Sanef condemns death and rape threats against Lindsay Dentlinger

Reporter Lindsay Dentlinger faced backlash on social media after footage was circulated of her asking black politicians to wear masks during interviews while white politicians were interviewed mask-less.
Image: ivicans/123rf.com

The SA National Editors’ Forum (Sanef) on Sunday condemned the death and rape threats made against senior eNCA reporter Lindsay Dentlinger.

The forum said the abuse, which has mostly been on online platforms, was uncalled for.

“The abuse of journalists, particularly women journalists, is rife on social media platforms.

“But we have seen the same kind of abuse at political events, rallies and protests marches where women journalists have been pushed, sexually harassed and subjected to verbal abuse,” Sanef said in a statement.

Dentlinger faced backlash on social media after a news clip of her asking the UDM’s Nqabayomzi Kwankwa to wear a mask during an interview while FF Plus leader Pieter Groenewald was interviewed mask-less.

Other clips have also emerged of her asking black politicians to put on their masks, but not doing the same with white politicians.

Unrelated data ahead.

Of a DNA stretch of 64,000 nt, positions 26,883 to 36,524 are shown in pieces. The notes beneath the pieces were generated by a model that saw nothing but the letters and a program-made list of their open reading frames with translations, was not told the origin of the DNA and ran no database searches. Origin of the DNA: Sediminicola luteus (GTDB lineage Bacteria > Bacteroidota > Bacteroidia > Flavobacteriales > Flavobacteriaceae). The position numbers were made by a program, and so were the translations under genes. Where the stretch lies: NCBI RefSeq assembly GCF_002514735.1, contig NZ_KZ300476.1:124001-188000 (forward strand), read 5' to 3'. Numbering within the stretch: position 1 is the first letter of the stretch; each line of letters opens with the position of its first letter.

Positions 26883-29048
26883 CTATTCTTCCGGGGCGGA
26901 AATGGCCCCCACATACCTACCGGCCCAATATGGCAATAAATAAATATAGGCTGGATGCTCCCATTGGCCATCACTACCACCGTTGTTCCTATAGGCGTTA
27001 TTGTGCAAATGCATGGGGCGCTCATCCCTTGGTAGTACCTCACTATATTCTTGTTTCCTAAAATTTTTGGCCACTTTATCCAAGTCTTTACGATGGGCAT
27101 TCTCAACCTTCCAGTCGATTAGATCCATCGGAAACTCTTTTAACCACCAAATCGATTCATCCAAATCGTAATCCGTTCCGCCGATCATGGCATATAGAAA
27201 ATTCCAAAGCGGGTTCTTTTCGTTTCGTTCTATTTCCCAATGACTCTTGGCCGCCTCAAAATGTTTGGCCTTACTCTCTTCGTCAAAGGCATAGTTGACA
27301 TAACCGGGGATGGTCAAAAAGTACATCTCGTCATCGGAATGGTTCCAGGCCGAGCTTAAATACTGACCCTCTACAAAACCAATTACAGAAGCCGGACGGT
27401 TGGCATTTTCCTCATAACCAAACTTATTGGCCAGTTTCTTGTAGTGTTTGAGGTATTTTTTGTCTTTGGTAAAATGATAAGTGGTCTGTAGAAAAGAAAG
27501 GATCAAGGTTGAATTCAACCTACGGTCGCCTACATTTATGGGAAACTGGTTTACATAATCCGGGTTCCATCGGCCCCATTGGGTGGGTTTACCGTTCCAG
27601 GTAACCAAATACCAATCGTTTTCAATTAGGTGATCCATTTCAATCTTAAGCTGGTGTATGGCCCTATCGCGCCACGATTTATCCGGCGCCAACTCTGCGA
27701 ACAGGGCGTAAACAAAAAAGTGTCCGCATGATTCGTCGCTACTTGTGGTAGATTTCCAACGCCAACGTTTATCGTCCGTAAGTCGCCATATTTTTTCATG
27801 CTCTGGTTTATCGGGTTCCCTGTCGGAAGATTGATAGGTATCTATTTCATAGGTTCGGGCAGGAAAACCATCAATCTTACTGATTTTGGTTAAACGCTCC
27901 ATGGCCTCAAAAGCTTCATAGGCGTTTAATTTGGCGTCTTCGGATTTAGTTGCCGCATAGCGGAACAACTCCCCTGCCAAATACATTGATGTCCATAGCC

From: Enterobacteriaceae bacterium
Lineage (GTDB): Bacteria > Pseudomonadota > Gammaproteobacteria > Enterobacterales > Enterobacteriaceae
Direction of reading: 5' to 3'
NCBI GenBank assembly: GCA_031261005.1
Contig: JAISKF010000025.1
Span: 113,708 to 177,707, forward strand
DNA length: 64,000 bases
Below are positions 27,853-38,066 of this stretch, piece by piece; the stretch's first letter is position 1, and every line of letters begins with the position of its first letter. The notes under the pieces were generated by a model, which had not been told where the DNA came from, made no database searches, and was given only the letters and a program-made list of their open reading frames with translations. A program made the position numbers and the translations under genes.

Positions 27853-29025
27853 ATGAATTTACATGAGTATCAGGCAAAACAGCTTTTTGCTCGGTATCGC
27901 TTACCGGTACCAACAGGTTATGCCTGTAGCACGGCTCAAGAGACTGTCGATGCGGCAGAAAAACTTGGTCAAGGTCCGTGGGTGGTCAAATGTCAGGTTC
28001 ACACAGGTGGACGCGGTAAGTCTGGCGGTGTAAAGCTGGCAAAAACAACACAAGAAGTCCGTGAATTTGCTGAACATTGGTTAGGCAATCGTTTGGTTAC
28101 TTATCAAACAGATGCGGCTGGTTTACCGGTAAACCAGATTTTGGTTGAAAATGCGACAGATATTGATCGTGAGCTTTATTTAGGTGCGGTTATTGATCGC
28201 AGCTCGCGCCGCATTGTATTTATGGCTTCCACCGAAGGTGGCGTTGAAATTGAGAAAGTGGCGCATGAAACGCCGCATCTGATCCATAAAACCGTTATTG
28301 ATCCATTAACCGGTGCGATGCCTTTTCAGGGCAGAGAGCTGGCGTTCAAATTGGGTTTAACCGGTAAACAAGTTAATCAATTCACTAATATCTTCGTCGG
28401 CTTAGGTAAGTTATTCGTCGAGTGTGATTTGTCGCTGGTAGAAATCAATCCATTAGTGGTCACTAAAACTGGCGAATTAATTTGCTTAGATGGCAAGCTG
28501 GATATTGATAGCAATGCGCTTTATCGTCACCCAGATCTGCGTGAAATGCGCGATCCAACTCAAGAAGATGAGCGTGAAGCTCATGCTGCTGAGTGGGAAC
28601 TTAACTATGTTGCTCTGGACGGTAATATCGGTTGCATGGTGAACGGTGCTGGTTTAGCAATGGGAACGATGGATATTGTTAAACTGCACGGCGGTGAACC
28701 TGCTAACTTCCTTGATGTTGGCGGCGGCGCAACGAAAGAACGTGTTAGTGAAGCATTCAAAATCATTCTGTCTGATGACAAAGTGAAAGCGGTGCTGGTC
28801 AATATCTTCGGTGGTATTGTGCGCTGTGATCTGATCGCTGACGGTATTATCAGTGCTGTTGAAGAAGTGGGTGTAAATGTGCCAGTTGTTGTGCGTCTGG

Sanef chairperson Sibusiso Ngalwa and a delegation met with eNCA managing editor John Bailey and MD Norman Munzhelele on Thursday after the racism claims.

“The meeting was cordial but frank, reflecting on the events of the past week and it also provided a moment of reflection for both parties.”

Sanef said they were informed by the broadcaster that they were holding a series of meetings with various organisations, including the SA Council of Churches, #NOTINMYNAME and political parties as a way of “meaningfully engaging society on the recent events”.

“As eNCA is going through this process, they should be given the space to do so.

“The broadcaster has also committed to making an announcement following the consultation process.”

Sanef said they committed to be more responsive and to reach out to the broadcaster when challenges arise in future.

“They [eNCA] also committed to work much closer with Sanef and become involved in its activities.”

Sanef called on South Africans to refrain from using cyberbullying and misogyny when calling out journalists on their mistakes.

“For media freedom to be upheld and protected, journalists cannot be attacked without facts or the full story by members of the public.

“We believe the media has a duty to contribute to healing the nation from our violent past that legislated racism.

“Equally, we all have a responsibility to fight against abuse and deliberate disinformation targeted at the media industry, to tarnish its image.”

Sanef also encouraged all media houses to ensure that their newsrooms undergo diversity training and racial literacy training.

The forum said they would organise a media ethics and credibility conference which will include panel discussions on race and racism in the media as well as diversity in newsrooms.

by Iavan Pijoos

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